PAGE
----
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MCC raises Afghanistan concerns with Canadian prime minister

Amanda Thorsteinsson
May 29, 2009

WINNIPEG, Man. -- Engaging the military in development and reconstruction in Afghanistan is endangering aid workers and civilian recipients, says Mennonite Central Committee.

In a recent letter to Prime Minister Stephen Harper, MCC Canada said blurring the line between military operations and development is politicizing the delivery of aid. In 2008, 38 aid workers in Afghanistan were killed by insurgents and 147 were abducted.

"While we admire the concern the Canadian Forces has for development, evidence shows that humanitarian aid and long-term development is most effectively and efficiently performed by non-governmental organizations and government development agencies, not military personnel," writes MCC Canada executive director Don Peters.

The militarization of aid is one of several concerns identified in the letter. These concerns arise from the counsel of MCC’s partners in Afghanistan. In April, MCC representatives met with local Afghan partner organizations to hear their perspective on the impact of international groups on their country.

MCC’s Afghan partners estimate that up to 90 per cent of people join the Taliban for economic reasons. Afghans are hungry, impoverished, and without work, and the Taliban provide them with an income.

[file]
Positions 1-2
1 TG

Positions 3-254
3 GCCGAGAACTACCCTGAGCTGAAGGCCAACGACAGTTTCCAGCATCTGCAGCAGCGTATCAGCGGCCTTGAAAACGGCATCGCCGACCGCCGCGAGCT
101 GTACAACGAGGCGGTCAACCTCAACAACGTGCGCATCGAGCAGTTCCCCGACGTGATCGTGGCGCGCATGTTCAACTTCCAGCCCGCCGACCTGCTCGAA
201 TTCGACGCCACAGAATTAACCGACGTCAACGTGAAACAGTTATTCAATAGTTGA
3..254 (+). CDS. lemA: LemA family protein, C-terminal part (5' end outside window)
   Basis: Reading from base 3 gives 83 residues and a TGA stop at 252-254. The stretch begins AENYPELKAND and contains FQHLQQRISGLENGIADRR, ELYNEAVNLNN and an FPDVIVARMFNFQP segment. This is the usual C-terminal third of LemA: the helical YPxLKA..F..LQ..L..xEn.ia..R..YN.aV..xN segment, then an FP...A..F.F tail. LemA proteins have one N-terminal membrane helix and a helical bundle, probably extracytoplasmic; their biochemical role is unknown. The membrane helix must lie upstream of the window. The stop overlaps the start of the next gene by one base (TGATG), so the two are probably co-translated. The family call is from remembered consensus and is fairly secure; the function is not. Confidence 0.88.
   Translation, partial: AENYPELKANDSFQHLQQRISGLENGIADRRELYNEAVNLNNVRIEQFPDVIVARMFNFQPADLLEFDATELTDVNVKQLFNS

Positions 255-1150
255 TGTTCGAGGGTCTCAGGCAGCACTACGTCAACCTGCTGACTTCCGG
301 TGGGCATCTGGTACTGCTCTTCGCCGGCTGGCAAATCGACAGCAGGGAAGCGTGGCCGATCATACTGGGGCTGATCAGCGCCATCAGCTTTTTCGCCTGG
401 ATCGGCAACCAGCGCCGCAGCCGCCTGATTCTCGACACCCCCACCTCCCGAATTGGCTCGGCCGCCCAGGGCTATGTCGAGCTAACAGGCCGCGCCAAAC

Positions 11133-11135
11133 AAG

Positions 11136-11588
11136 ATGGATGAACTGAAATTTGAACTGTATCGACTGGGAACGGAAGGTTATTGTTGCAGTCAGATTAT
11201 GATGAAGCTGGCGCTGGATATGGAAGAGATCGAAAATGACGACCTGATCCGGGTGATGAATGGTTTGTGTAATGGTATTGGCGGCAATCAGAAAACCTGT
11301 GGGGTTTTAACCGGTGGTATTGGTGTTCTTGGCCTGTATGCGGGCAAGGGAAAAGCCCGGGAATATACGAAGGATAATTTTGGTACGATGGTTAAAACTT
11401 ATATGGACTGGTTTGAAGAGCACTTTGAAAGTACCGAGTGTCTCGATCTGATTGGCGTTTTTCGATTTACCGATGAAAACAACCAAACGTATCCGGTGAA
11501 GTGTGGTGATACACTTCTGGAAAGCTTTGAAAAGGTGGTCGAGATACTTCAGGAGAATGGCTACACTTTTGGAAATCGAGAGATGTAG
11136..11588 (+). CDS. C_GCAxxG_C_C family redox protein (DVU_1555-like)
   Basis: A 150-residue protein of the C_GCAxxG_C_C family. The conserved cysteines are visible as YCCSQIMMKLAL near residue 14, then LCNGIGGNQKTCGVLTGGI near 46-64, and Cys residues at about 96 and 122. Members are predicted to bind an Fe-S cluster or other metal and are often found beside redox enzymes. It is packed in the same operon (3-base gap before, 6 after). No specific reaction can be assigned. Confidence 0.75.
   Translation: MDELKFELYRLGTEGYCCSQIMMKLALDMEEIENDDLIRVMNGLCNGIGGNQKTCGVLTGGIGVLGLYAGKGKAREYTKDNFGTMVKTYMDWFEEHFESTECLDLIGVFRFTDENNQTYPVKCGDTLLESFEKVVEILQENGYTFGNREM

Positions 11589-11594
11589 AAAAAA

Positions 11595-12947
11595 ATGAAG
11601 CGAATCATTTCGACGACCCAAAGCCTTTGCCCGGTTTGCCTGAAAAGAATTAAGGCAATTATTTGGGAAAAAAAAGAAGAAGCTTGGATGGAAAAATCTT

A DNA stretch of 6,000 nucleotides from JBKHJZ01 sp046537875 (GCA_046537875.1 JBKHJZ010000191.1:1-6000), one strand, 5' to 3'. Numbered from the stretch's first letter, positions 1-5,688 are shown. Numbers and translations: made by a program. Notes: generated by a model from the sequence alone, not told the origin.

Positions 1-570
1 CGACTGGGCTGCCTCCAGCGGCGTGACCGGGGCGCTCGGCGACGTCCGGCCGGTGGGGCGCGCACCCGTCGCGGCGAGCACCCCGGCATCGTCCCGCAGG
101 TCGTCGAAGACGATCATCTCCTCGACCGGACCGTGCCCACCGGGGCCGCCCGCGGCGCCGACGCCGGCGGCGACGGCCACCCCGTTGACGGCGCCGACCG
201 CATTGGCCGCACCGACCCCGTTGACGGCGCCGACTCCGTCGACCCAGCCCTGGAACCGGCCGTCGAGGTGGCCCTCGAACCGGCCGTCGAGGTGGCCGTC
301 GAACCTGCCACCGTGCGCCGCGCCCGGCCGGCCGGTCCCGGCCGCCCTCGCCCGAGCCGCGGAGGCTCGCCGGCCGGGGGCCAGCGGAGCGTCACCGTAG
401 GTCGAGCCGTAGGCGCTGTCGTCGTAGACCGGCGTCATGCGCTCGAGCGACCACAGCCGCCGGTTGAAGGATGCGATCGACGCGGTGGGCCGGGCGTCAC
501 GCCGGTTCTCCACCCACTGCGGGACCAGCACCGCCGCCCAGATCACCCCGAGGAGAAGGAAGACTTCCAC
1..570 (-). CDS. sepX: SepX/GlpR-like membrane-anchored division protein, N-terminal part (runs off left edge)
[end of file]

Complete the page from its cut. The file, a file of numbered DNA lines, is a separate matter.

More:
To counter this, MCC suggests that Canada invest more in projects that directly improve the lives of ordinary Afghans. In the letter Peters points to a new Canadian law stipulating that Canada’s official development assistance should first and foremost go directly towards alleviating poverty,

MCC has worked in Afghanistan for more than a decade, providing assistance in the areas of food aid, education, irrigation, and support for community-level peacebuilding.

Peace and peacemaking are central to all aspects of MCC’s work. According to MCC peace ministries coordinator, Esther Epp-Tiessen, “our commitment to peace is rooted in our faith in Jesus, the prince of peace, who invites us to be people of peace.”

Violence begets violence and international military operations, even with the best of intentions, contribute to new grievances that fuel the cycles of aggression, writes Peters.

The letter stops short of calling for a withdrawal of Canadian troops, as MCC’s partners have counselled against it at this time. The letter does urge Canada to more actively promote a comprehensive peace process that will engage Afghans from all sectors of society.

"Like other Canadian, we are deeply saddened by the losses this war has meant for both Afghans and for our own Canadian soldiers," writes Peters.

"We will continue to pray for the people of Afghanistan, and for the Canadian serving in both military and non-military roles in Afghanistan. Our prayers are also with you (the prime minister) as you lead our country."

MCCC’s letter can be found at

Amanda Thorsteinsson is a writer for MCC Canada.